“Patients who do not have insurance or who have only catastrophic insurance like it,” he said. “They are used to paying for their medical expenses. They are paying out of pocket and don’t want to wait an hour in the doctor’s office. Most are hard-working, self-employed people. They have been very interested and supportive.”

The cost, Dr Ruxin pointed out, amounts to $125 a month, or $4 a day. “Stop smoking that pack a day, and you can pay for this,” he said. “More people pay more for their television or car.”

Ten percent of his patients, most of them elderly, will continue as scholarship patients, with no premium fee, he said. “Doctors used to do a lot of volunteer and charity work but with HMOs that has plummeted down in the last decade,” he said. “We are seeing too many patients too quickly. Some practices are not even taking Medicare patients.”

Dr Ruxin said he will continue to see patients who are in the middle of treatment, and give them time and recommendations to help them find another doctor if they do not opt to stay in his practice.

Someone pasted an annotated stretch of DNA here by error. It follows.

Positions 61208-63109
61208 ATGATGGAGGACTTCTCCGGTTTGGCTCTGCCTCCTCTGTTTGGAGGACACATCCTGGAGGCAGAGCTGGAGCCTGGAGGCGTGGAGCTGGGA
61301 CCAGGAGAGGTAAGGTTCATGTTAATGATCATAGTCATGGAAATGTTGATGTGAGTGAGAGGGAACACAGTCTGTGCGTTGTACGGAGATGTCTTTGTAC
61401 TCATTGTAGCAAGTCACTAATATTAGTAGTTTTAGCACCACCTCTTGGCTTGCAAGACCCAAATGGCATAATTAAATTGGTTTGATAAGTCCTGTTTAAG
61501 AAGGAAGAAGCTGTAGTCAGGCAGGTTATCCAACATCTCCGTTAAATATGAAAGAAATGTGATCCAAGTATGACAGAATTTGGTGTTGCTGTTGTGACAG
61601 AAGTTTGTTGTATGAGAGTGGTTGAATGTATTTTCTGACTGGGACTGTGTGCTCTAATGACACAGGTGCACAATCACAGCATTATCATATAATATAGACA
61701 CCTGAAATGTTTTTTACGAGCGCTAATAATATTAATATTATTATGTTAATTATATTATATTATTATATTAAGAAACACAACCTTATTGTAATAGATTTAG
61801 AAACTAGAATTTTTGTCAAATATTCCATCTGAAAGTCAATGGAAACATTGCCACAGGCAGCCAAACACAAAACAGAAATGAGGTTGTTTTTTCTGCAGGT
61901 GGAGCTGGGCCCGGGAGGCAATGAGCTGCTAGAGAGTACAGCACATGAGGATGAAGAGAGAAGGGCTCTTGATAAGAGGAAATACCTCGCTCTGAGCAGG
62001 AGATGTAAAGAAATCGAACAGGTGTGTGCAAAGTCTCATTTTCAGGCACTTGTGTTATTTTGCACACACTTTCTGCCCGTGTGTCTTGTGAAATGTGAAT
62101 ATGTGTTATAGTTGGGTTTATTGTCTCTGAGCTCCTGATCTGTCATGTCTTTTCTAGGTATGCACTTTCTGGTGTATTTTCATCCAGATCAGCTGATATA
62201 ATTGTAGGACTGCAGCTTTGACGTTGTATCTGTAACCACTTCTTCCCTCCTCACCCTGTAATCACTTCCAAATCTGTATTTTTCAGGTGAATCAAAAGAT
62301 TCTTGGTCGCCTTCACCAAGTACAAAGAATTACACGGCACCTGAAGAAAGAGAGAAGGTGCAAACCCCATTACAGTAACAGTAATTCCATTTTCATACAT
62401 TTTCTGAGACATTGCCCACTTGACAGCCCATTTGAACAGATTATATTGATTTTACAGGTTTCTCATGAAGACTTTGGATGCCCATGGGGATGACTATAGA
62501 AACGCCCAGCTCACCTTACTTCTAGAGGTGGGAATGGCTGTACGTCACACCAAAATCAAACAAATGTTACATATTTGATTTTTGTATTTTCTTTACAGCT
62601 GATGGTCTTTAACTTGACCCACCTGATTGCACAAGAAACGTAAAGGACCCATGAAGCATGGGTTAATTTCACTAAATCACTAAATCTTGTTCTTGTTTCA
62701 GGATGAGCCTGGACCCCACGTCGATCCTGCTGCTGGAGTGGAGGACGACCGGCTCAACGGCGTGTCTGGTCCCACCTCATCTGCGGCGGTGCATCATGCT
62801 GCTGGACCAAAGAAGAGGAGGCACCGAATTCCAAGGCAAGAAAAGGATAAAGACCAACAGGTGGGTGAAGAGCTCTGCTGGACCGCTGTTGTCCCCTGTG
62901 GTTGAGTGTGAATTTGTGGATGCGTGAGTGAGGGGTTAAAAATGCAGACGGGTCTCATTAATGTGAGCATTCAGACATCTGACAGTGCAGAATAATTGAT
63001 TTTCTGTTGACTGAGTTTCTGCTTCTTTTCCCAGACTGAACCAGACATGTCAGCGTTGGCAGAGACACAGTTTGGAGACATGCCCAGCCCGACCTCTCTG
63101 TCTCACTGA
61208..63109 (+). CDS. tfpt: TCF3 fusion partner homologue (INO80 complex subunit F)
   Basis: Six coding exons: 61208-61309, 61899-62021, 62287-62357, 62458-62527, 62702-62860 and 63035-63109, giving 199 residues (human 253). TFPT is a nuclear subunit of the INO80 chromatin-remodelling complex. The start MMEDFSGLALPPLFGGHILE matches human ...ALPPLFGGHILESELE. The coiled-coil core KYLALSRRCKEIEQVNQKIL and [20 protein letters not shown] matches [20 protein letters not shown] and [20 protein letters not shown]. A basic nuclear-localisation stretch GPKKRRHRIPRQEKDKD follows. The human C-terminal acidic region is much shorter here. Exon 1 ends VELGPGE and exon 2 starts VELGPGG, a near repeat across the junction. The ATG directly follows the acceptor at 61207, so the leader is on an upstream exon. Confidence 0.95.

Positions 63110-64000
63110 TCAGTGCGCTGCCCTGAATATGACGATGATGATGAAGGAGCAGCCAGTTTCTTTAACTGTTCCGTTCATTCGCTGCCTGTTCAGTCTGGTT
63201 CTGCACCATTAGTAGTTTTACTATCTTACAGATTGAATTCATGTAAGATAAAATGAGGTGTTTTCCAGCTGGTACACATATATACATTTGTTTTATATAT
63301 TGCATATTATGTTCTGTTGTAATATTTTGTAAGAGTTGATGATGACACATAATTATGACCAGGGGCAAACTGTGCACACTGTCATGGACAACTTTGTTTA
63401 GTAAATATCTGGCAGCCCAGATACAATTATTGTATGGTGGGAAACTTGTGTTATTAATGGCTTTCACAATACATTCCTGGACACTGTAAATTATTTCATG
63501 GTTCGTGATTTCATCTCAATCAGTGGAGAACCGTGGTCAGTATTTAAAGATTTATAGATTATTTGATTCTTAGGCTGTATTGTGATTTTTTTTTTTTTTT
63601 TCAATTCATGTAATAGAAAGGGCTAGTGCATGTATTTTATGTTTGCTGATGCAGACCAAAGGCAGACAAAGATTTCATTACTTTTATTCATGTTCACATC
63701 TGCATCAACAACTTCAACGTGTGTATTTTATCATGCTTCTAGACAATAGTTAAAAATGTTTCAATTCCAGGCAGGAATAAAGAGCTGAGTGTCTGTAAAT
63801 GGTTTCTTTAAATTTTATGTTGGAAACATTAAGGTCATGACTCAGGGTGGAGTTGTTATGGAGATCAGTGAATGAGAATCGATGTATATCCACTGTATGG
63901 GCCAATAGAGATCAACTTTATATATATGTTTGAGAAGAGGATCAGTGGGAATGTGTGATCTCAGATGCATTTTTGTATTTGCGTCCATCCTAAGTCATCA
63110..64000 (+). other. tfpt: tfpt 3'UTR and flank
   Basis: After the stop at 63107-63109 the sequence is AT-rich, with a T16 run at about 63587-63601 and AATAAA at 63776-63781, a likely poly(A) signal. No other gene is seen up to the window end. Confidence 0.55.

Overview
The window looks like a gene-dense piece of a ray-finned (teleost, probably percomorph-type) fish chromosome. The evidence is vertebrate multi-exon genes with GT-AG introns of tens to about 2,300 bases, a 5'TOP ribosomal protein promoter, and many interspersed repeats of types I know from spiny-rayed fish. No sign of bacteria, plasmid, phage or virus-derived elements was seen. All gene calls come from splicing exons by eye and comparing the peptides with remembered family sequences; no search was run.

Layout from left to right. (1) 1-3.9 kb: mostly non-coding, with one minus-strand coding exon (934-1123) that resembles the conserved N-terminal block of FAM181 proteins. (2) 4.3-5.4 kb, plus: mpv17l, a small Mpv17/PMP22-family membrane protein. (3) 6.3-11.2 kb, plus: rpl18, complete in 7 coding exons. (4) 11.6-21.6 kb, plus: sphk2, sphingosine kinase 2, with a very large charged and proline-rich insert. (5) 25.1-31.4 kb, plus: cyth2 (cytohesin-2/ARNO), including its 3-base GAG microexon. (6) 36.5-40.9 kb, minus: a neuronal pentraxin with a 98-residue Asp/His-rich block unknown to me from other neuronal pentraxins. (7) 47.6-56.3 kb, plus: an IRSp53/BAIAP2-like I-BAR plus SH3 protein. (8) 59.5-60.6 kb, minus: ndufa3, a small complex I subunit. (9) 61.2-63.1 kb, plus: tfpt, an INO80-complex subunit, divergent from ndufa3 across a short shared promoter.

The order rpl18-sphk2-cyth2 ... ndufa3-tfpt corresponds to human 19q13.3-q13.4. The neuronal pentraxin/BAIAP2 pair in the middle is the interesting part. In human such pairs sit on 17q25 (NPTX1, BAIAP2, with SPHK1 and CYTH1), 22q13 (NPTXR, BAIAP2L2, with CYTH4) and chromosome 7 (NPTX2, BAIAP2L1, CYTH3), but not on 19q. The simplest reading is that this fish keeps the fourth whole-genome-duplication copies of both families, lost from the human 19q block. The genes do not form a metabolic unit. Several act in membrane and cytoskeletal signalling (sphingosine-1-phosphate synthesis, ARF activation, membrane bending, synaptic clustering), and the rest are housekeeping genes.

Unlike retainer fees charged by some concierge plans, the $1,500 MDVIP fee provides the patient with an annual executive health examination that is the equivalent of a half-day physical exam and covers blood work, an EKG, and anything else done in the office. The patient also receives a wallet-size CD that contains a copy of the report of the annual physical, test results, and other important medical information to carry at all times.

“I have always given my patients a wallet-size copy of their EKG so I know how important this has proven to be in emergency situations,” he said. “In many cases it has avoided a hospital stay.”

Once the physical exam is done, Dr Ruxin said he will have the time to follow up with his patient and put a medical plan into action.

“We are going to stay on patients’ backs to help them,” he said. “If they don’t follow up, a red flag will go up. If I refer a patient to a specialist, I will call the specialist before the visit to consult about the patient, and also call the next day to talk [to the specialist] and not wait for a letter.”

He also will be able to see his patients when they are in the hospital or nursing home.